Through the Whole Island: Excursions in Great Britain
How do we form our ideas about the countries in which we live? Even in the age of car and train, personal observation only carries us so far: we rely as well on reports from those who have travelled more widely, purposefully and inquisitively than we have ourselves.
Queen Anne surveys her newly unified kingdom from the cartouche of this map published between 1708 and 1711. Atlas.1.71.1, map 7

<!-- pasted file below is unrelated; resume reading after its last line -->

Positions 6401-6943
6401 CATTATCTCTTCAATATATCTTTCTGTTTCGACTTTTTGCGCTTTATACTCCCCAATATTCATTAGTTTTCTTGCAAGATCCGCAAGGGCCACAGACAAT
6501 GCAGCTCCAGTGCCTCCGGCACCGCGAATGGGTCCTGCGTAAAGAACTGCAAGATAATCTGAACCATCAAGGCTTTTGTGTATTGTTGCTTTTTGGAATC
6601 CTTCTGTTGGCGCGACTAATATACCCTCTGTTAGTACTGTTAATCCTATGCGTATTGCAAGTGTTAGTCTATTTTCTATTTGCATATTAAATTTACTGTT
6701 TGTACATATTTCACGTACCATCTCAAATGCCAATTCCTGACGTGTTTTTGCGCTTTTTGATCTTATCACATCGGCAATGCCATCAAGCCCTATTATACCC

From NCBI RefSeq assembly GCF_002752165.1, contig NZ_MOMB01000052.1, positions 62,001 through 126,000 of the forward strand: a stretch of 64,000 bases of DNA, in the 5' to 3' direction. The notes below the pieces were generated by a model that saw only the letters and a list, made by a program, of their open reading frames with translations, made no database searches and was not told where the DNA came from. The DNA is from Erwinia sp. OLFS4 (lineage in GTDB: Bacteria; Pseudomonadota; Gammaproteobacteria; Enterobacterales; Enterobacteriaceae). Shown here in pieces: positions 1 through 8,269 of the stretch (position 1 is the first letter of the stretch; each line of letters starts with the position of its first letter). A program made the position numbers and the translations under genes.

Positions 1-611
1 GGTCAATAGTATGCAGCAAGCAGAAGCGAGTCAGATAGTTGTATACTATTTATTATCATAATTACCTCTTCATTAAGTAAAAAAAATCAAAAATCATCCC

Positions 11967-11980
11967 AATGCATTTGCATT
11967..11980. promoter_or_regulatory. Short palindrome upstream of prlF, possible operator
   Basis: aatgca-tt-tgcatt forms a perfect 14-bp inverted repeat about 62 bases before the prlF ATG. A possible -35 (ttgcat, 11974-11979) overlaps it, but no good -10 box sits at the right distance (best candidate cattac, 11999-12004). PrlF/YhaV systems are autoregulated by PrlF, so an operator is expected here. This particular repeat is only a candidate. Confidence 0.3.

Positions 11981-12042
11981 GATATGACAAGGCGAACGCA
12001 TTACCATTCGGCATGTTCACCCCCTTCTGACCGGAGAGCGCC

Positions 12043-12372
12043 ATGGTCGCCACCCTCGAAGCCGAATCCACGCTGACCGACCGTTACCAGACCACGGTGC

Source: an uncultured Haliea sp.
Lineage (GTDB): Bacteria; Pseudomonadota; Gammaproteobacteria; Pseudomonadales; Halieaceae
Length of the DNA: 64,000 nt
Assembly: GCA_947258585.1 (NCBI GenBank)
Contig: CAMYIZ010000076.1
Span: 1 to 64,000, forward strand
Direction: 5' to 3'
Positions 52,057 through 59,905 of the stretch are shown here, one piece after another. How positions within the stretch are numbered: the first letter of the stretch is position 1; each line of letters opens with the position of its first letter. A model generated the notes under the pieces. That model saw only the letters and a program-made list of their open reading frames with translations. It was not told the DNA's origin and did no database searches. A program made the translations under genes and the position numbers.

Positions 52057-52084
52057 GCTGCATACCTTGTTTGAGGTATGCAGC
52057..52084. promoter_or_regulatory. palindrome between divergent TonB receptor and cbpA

This exhibition illustrates how the people of Great Britain, together with visitors from overseas, have explored England, Scotland and Wales, and described, explained, praised and criticized what they found. Over many centuries, printed accounts of journeys undertaken for scientific, scholarly or political enquiry, or simply for pleasure, were instrumental in building public perceptions of the landscapes, commerce and social character of this island. Private diaries allowed travellers to record and reflect on their experiences, maps and guidebooks have given directions, while poems and fictions based on travels have brought the British countryside and towns to imaginative life.